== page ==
n Wednesday, the Internet Corporation for Assigned Names and Numbers (ICANN) – which oversees the international internet address system — unveiled 1,930 applications it had received for new top-level domain names (TLDs). Dubbed “Reveal Day,” ICANN made public the applications for new domain extensions such as .google, .book, .app, .beer, .bank, .cloud and .buy. The flood of new domains promises to fundamentally change the internet, and certainly for brand owners seeking to protect their trademarks. While businesses previously only needed to monitor misuse of their names in addresses ending with .com or .org, etc., now thousands of new domain extensions may open new vistas for infringers and hackers, in particular cyber-squatters, counterfeiters and phishing-spoofers.
To help protect against infringement and security concerns, ICANN plans to offer a trademark clearinghouse service: for a fee, a business can ensure its name will not be registered in a new domain. But this does not protect against slight variations of a name, a favorite trick of cyber-squatters and spoofers. New controversies are also now emerging as many companies applied for generic domain names, (for example, The Boston Globe applied for “.boston” and both Walmart and Safeway applied for “.grocery”), and the claims as to which entity receives the top-level domain will need to be reconciled. We may witness increased horse-trading between businesses that have similar portfolios of names.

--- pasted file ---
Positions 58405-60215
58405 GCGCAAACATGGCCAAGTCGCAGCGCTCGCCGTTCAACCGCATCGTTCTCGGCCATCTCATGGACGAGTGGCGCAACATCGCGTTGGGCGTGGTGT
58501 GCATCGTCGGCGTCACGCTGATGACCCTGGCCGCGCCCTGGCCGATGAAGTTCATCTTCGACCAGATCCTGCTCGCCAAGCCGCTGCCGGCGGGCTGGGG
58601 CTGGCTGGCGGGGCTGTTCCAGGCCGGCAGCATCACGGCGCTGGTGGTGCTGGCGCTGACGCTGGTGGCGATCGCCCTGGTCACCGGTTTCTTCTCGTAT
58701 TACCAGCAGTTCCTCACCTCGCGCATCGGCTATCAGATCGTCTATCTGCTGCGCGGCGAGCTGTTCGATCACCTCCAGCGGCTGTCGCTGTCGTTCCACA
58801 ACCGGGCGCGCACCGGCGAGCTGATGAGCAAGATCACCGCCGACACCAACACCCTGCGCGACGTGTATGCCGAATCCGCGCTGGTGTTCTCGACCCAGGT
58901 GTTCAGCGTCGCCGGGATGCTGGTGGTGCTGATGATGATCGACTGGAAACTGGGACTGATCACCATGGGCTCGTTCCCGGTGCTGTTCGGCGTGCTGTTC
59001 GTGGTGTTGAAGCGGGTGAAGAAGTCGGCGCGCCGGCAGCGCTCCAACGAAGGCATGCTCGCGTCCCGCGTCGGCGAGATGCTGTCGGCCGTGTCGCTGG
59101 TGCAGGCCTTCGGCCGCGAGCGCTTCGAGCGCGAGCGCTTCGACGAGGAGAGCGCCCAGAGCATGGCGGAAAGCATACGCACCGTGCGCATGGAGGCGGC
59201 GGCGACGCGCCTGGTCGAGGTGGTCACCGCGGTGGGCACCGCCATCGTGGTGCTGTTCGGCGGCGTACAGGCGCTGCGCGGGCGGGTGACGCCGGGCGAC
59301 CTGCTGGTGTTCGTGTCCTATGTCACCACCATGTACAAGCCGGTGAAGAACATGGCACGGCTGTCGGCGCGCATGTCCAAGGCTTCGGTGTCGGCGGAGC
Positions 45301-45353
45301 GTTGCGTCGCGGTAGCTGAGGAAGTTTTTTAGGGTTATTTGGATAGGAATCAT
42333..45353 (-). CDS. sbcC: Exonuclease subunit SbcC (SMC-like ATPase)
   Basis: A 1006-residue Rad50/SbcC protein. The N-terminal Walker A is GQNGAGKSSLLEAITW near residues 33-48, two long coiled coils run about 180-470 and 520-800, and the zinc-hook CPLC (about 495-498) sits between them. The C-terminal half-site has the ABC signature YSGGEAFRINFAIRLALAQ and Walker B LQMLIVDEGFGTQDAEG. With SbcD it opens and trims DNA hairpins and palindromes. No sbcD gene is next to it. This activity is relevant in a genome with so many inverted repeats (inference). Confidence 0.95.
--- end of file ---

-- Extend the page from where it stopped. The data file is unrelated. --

ICANN’s announcement reminds us of the need for businesses to take stock of their trademarks and domains and carefully map out their IP plans and strategy in the ever-changing online world.